Bill Cotterell: Republicans will come to regret winning on abortion

But only if Democrats can make shrewd tactical use of the campaign advantage given to them, our Capitol Columnist writes.

Activists hold abortion rights signs and shout slogans while joining in a rally outside the U.S. Supreme Court, April 15, 2023.

Activists hold abortion rights signs and shout slogans while joining in a rally outside the U.S. Supreme Court, April 15, 2023. Photo by Probal Rashid/LightRocket via Getty Images

There was never any doubt that Gov. Ron DeSantis and Florida Republican legislators would succeed in further restricting abortion – reducing from 15 weeks to six the window of legal opportunity – but they figure to pay a political price next year for their victory. 

If, that is, the Democrats can make shrewd tactical use of the campaign advantage given to them not only in Florida but all over the nation in recent weeks. We can never underestimate the Democrats’ ability to blow even the most promising political prospects.

Previously from Bill Cotterell –

Since the premature disclosure of the U.S. Supreme Court ruling overturning its 1973 decision legalizing abortion, the divisive and emotional issue has been a top talking point for the Democrats. From President Biden to state party chair Nikki Fried, from Florida to Wyoming, the Democrats have sharpened their rhetoric and aimed it especially at the suburban women voters who were so decisive in giving the party control of the U.S. Senate last year and holding the GOP to a tiny edge in the U.S. House.

“We may be the minority in this chamber, but we’re not the minority outside,” state Rep. Anna Eskamani, D-Orlando, told the House during the all-day debate on the six-week abortion rule last Thursday. By “outside,” she meant not only the noisy protesters in the Capitol rotunda, who were ousted from the House gallery after their raucous reaction to speeches, but the millions of voters who will be mobilized by abortion next year.

Legislators told touching stories of personal experiences, moral quandaries, individual responsibility, economic disadvantage and religion. But it was really about power. With supermajorities in the state House and Senate, Republicans can ramrod anything they want. Democrats can only slow things up a little with hopeless amendments that make political points.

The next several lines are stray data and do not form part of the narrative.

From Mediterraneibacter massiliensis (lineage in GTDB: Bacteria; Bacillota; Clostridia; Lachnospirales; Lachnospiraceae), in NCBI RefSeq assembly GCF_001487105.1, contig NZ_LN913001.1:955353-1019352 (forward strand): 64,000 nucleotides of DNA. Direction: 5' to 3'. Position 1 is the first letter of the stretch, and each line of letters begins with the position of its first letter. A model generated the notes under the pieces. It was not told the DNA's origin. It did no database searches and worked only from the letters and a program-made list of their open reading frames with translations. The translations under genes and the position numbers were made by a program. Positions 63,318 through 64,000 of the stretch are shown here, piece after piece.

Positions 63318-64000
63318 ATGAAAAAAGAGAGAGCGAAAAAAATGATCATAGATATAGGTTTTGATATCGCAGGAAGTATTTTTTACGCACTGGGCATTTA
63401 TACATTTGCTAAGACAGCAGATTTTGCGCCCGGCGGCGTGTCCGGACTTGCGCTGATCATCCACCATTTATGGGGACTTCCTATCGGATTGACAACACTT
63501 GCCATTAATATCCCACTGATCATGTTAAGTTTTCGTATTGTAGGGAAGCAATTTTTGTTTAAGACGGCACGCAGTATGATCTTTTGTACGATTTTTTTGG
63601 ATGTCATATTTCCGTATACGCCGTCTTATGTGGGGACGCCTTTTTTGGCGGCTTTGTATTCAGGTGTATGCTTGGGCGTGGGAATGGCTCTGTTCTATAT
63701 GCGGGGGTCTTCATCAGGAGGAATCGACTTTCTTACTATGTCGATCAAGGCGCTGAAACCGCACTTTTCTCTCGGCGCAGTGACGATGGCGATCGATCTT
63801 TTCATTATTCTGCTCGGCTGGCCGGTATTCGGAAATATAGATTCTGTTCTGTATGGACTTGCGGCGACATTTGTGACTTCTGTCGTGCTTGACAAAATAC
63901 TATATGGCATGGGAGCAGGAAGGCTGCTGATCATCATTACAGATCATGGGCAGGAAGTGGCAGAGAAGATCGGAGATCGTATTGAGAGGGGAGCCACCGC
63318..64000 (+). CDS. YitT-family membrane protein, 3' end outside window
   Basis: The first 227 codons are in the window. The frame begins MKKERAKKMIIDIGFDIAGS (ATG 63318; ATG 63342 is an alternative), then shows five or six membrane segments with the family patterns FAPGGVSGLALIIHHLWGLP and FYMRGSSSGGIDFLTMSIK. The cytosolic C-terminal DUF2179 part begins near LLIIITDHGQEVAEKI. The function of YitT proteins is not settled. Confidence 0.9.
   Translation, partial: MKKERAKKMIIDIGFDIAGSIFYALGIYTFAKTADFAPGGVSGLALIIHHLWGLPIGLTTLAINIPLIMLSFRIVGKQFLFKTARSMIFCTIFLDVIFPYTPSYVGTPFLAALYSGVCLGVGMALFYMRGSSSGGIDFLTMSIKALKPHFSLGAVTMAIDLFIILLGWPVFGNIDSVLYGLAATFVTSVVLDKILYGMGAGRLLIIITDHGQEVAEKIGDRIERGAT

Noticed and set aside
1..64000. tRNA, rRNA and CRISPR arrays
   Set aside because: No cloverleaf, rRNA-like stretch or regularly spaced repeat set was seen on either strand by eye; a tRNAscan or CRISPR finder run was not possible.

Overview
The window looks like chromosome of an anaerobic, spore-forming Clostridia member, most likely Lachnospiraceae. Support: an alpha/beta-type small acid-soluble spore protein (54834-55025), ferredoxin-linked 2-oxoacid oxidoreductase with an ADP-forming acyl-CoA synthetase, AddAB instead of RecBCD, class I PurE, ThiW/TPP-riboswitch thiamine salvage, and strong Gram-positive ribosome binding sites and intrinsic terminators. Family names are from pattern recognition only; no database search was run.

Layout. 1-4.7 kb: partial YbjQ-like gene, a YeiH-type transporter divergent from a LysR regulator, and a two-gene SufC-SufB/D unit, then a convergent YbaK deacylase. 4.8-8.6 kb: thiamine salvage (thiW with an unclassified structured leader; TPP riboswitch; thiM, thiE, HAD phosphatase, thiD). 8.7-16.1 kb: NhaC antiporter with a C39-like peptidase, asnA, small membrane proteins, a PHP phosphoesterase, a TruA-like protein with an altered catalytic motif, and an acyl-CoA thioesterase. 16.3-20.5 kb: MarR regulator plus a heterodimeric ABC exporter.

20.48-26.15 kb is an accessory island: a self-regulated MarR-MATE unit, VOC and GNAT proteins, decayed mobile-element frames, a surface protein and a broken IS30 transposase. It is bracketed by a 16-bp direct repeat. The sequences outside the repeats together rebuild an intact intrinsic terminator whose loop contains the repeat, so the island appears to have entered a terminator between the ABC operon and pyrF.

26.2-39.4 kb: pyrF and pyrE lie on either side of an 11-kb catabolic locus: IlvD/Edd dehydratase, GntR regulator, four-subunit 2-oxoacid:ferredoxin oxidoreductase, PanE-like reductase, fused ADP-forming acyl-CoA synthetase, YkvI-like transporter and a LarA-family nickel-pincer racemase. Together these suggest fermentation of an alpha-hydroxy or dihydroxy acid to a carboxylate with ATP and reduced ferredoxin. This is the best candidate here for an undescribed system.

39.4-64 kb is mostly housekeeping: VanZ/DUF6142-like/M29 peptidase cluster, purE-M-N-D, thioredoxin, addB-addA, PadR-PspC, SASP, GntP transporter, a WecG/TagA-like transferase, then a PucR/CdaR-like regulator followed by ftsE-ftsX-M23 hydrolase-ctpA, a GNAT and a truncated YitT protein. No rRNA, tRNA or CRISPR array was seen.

So that’s what each side did.

House Speaker Paul Renner had said his Republican forces would waive the rules and move the bill to final passage, rejecting all amendments so it wouldn’t have to go back to the Senate for concurrence. Eskamani and her badly outnumbered allies dutifully tossed up dozens of amendments, just to make the GOP vote again and again on the anti-choice side that Democrats are convinced is a political loser.

Hours of discussion – you couldn’t really call it debate – ended in a 70-40 vote sending the bill to Gov. Ron DeSantis, who immediately signed it.

The punchless Democratic minority believes the dominant GOP will pay at the polls next year. Abortion is not a top-tier issue, like the economy or crime or immigration, but it’s up there – especially among women and young voters who’ve never known a world where abortion is illegal.

The 15-week abortion ban enacted last year is being challenged before the Florida Supreme Court under the privacy provision of the state Constitution. Fried, after losing her party’s primary for governor, last September formed a “Won’t Back Down” campaign committee to gather signatures for a constitutional amendment protecting abortion rights.

Right after the U.S. Supreme Court turned abortion law back to the states last year, Kansas rejected new restrictions in a statewide referendum. In Wisconsin, liberal Janet Protasiewicz won a state Supreme Court seat by 11 percentage points, campaigning on her pro-choice beliefs. Michigan Democrats won control of state government and promptly repealed a 1931 abortion ban that had been stymied for 50 years by the previous Supreme Court precedent.

Wyoming’s constitution provides that adults have a right to medical privacy, so the Republican state legislature decreed that abortion is not health care. A judge recently said that definition is up to the courts, not elected politicians.

Meanwhile a federal appeals court has stayed the ruling by a Texas judge who stopped nationwide sale of mifepristone, the pill used in pregnancy terminations. Another judge in another case ruled the other way, so that one is headed for the same Supreme Court that started the whole mess last year by overturning the 1973 ruling.

But the issue in that case is not abortion, it’s whether the Food and Drug Administration followed proper procedure in approving the abortion pill some 20 years ago. But masses of voters don’t usually rush to the polls after being galvanized by arguments over old FDA regulatory rulings.

Abortion won’t reelect Biden, convert Congress or turn Florida from red to blue. But it’s probably the most stark difference between the parties and one of the few things Democrats have going for them.

Bill Cotterell is a retired capitol reporter for United Press International and the Tallahassee Democrat. He can be reached at bcotterell@cityandstatefl.com

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